Mitchell Johnson took a single of the first ball to give Hussey the strike. It was the Mr Cricket show thereafter. 6,6,4,6. Saeed Ajmal and Pakistan were left stunned in the face of Hussey's assault. Australia had reached the mammoth target with a ball to spare. Hussey made 60 off 24 balls and hit six sixes as he powered Australia into the World T20 final.
New Zealand vs South Africa, 2009 (An un-T20-esque encounter)
Many won't remember this one. It wasn't a semi-final or a final, it was group game. Contrary to T20 norms, the game was a low-scoring one, but still remains as one of closest World T20 encounters.
Brendan McCullum won the toss and asked South Africa to bat first. Jacques Kallis and Graeme Smith gave Proteas a strong start, but not a blistering one. That set the tone of the match. It wasn't going to be a regular T20 affair, where the ball more often than not ends up in the crowd.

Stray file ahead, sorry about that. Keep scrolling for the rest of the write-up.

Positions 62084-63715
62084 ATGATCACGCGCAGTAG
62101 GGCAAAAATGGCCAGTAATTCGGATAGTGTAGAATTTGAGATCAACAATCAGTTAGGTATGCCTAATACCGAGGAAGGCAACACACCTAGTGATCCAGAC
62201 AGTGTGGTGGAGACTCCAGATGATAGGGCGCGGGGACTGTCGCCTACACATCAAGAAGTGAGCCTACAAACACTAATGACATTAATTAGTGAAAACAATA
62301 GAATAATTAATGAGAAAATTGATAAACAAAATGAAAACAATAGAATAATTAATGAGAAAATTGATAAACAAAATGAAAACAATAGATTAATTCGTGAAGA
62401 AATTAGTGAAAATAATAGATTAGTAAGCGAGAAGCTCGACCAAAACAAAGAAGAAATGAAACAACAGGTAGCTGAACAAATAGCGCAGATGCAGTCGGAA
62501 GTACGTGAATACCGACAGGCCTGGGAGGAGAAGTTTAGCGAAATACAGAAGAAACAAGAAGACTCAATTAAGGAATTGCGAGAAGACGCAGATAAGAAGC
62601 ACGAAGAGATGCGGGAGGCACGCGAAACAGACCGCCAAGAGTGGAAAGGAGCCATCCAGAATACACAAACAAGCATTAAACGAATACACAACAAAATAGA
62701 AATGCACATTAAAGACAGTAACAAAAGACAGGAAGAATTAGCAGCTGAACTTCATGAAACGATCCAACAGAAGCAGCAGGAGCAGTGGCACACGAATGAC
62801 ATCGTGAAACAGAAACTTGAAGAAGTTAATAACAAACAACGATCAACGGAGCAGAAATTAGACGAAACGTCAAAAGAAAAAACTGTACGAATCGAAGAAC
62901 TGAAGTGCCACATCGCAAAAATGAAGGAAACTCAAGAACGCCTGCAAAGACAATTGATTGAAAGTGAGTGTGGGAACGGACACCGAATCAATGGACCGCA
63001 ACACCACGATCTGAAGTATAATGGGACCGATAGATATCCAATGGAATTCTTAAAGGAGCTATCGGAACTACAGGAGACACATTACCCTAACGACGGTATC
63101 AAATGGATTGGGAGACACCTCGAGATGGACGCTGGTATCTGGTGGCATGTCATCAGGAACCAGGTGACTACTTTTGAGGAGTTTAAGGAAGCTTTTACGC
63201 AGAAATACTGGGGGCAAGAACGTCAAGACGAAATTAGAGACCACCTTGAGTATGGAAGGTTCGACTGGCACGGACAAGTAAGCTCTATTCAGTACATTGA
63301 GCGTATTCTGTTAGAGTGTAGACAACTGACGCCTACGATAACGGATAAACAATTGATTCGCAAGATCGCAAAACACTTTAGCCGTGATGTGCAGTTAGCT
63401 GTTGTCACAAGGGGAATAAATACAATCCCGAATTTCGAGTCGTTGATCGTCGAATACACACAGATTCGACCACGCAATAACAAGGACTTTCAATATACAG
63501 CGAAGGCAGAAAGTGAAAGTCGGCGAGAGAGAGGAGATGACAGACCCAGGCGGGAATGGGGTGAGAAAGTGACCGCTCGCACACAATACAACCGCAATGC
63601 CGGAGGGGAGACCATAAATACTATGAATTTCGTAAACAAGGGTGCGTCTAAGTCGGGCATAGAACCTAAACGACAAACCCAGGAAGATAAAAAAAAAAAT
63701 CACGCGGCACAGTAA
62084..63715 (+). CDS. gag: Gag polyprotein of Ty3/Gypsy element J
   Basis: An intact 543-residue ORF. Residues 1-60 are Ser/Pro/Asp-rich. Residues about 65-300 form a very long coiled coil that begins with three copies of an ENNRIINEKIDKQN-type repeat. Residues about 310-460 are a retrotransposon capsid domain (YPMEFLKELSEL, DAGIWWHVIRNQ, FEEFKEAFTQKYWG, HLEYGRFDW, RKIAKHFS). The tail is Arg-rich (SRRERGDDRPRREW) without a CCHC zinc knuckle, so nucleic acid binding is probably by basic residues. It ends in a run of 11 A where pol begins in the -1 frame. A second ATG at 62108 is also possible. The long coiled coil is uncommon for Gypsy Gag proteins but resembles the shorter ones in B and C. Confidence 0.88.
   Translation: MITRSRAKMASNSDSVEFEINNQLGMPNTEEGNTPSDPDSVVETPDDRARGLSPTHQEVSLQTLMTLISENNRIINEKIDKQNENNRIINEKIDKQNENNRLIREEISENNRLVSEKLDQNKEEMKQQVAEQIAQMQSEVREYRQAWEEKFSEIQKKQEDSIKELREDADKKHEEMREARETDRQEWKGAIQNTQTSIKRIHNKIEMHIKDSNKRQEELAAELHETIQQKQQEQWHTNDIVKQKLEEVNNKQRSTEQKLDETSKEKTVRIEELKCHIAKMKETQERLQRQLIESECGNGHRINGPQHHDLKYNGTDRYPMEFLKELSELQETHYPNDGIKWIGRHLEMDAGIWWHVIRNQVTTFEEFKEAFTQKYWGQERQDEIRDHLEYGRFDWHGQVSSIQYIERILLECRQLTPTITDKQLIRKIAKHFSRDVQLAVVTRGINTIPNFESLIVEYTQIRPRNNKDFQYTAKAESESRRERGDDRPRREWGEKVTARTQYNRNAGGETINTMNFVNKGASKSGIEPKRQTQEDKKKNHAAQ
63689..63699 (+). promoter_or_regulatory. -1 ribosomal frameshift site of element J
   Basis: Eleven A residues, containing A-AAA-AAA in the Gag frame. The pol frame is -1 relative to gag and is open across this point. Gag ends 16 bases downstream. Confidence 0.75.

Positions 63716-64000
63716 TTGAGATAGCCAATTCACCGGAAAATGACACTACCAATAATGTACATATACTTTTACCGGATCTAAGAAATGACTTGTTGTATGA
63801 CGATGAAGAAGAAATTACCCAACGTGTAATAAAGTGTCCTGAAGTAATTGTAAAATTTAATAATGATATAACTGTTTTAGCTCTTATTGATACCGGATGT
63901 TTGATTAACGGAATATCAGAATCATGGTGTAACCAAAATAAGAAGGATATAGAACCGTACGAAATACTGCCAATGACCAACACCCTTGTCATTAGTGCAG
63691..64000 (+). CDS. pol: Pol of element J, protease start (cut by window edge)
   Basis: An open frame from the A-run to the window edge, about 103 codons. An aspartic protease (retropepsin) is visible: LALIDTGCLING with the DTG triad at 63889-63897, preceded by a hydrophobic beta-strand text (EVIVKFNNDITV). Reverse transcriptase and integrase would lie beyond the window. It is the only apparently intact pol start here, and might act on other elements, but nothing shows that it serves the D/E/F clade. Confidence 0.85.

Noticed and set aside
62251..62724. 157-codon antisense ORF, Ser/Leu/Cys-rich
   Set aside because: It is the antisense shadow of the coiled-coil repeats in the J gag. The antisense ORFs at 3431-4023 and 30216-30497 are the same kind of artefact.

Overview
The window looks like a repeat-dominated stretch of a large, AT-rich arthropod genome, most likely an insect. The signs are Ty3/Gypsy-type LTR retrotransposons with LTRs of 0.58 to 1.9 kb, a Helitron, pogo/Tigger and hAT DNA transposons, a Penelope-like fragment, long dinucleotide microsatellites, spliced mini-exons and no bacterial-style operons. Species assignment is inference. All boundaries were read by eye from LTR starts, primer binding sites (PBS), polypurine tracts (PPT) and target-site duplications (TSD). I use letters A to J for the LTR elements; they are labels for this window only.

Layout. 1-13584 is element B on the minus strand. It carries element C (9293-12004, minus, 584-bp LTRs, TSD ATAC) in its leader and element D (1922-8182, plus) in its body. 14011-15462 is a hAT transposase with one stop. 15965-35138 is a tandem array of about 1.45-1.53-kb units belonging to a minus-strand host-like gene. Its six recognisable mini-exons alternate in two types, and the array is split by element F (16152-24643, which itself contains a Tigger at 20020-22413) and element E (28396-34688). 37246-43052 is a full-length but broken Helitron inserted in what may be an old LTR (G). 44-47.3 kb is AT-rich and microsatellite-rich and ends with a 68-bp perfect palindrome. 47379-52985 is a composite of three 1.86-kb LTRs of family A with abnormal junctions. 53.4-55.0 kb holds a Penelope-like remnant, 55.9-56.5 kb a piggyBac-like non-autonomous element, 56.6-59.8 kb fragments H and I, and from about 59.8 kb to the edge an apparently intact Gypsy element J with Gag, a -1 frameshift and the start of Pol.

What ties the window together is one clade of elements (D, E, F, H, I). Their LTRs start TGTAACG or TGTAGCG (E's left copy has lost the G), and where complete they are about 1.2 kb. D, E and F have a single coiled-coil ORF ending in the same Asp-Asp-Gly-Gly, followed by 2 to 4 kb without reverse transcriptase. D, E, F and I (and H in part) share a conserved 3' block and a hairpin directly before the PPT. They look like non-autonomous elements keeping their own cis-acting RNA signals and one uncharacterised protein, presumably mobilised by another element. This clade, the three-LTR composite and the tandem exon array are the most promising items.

Not a single South African batsman reached half-century and an average batting performance resulted in a below par total of 128. In reply, Black Caps sent forward their favourite son. Brendon McCullum stood strong as wickets fell around him. But just after Ross Taylor was dismissed, McCullum too departed after a valiant 57 off 54 balls. Their partnership had kept the chase alive. Jacob Oram fought on, but runs were difficult to get.
New Zealand needed 15 off the last over. Scott Styris took a single off the first ball and gave the strike to Oram. Two doubles followed. Oram was then dropped on the fourth ball and he managed another double on the ball. He then got lucky and edged Parnell to fine-leg boundary. New Zealand needed four runs off the last ball and Oram hit a straight ball to long on. Oram and Styris ran two, but Oram was run-out when the pair attempted a third, handing South Africa a one-run victory. It was indeed a thrilling finish.